Charlotte Reinhaus

Is your surname Reinhaus?

Research the Reinhaus family

Charlotte Reinhaus's Geni Profile

Records for Charlotte Reinhaus

541 Records

Share your family tree and photos with the people you know and love

  • Build your family tree online
  • Share photos and videos
  • Smart Matching™ technology
  • Free!


Charlotte Reinhaus

Hebrew: שרלוטה ריינהאוס
Also Known As: "שיינה בס מאיר"
Birthplace: Burgsteinfurt, North Rhine-Westphalia, Germany
Death: Died in Nahariya, Israel
Cause of death: drowning in the sea
Place of Burial: Ramat Hasharon, Israel
Immediate Family:

Daughter of Max Reinhaus and Clara Reinhaus
Wife of Robert Leonhard Pollack
Ex-wife of Fritz Klaber
Mother of Jack Marcel Klaber
Sister of Edith Stein

Managed by: Jack Marcel Klaber
Last Updated:
view all

Immediate Family

view all 18

Charlotte Reinhaus's Timeline

September 2, 1912
Burgsteinfurt, North Rhine-Westphalia, Germany
Age 13
Dortmund, Arnsberg, North Rhine-Westphalia, Germany
- 1938
Age 22
Amsterdam, Government of Amsterdam, North Holland, The Netherlands

It is probable that Lotte moved here after staying a while at her aunt's place in Utrecht.
This was very likely her residence while she worked as the owner of a hair-salon on the Elandsgracht, not far from the Jordaan neighborhood.

- 1942
Age 25
Amsterdam, Government of Amsterdam, North Holland, The Netherlands

It is possible that after being engaged to Robert Pollack, Lotte moved in with the family Pollack who all lived above the lunchroom and ice-salon "Delicia".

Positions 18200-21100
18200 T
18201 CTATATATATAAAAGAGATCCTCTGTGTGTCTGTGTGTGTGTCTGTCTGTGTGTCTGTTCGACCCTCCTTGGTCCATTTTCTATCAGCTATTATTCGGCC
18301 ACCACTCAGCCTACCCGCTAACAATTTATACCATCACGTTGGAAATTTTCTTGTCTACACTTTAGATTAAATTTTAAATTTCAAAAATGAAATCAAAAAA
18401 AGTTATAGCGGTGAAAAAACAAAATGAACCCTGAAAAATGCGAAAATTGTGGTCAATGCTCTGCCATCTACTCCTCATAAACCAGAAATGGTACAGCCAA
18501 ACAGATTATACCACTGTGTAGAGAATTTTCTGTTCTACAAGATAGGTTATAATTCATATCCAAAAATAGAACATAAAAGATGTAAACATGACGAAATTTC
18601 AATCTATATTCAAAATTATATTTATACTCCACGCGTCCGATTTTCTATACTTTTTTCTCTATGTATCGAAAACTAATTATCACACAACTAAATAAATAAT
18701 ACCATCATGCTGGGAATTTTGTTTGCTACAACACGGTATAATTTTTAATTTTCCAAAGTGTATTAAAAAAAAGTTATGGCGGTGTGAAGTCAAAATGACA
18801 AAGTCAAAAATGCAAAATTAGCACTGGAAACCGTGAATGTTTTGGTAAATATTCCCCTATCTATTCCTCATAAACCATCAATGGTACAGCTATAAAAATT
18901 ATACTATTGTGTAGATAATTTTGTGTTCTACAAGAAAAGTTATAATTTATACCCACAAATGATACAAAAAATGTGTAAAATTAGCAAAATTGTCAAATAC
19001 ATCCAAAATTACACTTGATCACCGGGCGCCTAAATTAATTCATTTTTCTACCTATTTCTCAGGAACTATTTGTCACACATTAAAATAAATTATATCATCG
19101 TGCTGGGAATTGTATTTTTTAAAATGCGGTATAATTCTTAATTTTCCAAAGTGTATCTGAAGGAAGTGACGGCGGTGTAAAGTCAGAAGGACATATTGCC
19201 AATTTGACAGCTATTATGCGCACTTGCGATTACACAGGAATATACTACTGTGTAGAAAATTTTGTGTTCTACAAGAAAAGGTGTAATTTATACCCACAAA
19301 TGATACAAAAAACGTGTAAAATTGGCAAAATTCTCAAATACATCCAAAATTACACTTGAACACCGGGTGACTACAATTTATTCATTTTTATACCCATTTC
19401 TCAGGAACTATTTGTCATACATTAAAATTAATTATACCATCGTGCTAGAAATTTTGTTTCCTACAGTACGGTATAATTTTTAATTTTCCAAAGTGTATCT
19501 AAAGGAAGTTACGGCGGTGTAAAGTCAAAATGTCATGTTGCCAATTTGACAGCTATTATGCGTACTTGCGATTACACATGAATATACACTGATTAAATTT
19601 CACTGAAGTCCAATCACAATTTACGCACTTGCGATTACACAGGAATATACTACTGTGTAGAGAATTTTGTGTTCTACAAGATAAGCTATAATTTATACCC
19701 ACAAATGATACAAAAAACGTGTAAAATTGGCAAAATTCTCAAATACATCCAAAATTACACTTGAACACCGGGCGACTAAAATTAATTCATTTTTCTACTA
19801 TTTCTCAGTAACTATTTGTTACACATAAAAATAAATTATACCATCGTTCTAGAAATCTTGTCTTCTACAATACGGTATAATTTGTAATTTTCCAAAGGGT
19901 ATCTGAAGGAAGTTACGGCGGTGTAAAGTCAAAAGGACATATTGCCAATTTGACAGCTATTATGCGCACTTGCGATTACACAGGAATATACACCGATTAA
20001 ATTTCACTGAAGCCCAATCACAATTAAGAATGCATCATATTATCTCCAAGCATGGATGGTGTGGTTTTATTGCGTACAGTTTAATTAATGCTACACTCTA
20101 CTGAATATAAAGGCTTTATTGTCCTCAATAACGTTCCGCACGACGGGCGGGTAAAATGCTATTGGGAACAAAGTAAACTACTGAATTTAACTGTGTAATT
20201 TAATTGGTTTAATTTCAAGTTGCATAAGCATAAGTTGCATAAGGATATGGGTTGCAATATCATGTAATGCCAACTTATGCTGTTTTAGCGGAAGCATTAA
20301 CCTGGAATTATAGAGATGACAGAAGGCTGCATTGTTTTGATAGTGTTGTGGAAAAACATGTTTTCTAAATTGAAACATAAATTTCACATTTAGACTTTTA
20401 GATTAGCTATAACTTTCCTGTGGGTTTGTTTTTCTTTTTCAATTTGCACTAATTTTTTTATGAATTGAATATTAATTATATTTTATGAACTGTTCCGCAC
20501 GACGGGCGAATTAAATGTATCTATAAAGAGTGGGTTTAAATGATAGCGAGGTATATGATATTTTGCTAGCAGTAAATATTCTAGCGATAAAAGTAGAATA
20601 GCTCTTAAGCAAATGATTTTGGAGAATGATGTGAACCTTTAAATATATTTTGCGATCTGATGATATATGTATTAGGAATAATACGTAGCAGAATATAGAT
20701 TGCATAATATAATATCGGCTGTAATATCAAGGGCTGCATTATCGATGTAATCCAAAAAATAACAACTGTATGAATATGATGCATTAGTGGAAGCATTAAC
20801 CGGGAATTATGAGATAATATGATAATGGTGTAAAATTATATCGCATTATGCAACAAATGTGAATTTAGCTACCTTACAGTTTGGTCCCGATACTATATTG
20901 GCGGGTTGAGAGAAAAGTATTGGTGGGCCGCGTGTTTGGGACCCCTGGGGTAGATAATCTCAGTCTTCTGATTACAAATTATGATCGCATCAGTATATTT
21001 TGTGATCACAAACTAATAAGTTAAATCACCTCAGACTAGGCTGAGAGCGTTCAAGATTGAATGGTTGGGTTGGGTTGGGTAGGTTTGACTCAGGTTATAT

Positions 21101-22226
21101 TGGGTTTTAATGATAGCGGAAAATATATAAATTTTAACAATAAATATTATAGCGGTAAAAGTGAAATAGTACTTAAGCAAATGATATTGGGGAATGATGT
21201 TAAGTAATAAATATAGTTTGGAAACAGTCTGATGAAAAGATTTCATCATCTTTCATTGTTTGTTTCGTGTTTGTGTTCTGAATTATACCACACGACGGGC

April 16, 1942
Age 29
Amsterdam, North Holland, The Netherlands

According to the registration cards of their respective husbands, Charlotte married on the same date in Amsterdam as her sister Edith.

April 16, 1942
Age 29
Amsterdam, North Holland, The Netherlands

According to the registration cards of their respective husbands, Edith married on the same date in Amsterdam as her sister Charlotte.

November 24, 1943
Age 31
Westerbork, Midden-Drenthe, Drenthe, The Netherlands

The family Pollack was initially "sperred" (exempted) from deportation due to the fact that their lunchroom "Delicia" was ordered to provide food for the rounded up people that were being held at the "Hollandsche Schouwburg".

However, as soon as all people were put on the trains to Westerbork, the Pollack family was also put on transport to Westerbork.

September 4, 1944
- September 6, 1944
Age 32
Terezín, Litoměřice District, Ústí nad Labem Region, Czech Republic

Transport XXIV/7, in total 2087 people; the 2rd. last transport from Westerbork.
After two days only 2049 people arrived in Theresienstadt.

September 4, 1944
Age 32
Terezín, Usti nad Labem, Czech Republic

After a short while in Westerbork, Charlotte was put on transport XXIV/7 -540 on September 4, 1944 to Theresienstadt, the transit-camp for German elderly Jews, German prominent Jews and also Jews from Holland and Denmark. She arrived after 2 days, on September 6, in Theresienstadt.

Upon arrival in Theresienstadt, the women and men were separated.
This was the last time she saw her first husband Robert Pollack.
A friend of Robert ordered his wife, Nanny (nee Leefsma) to stay close to Charlotte. If anyone can survive this ordeal, it must be Charlotte, he argued.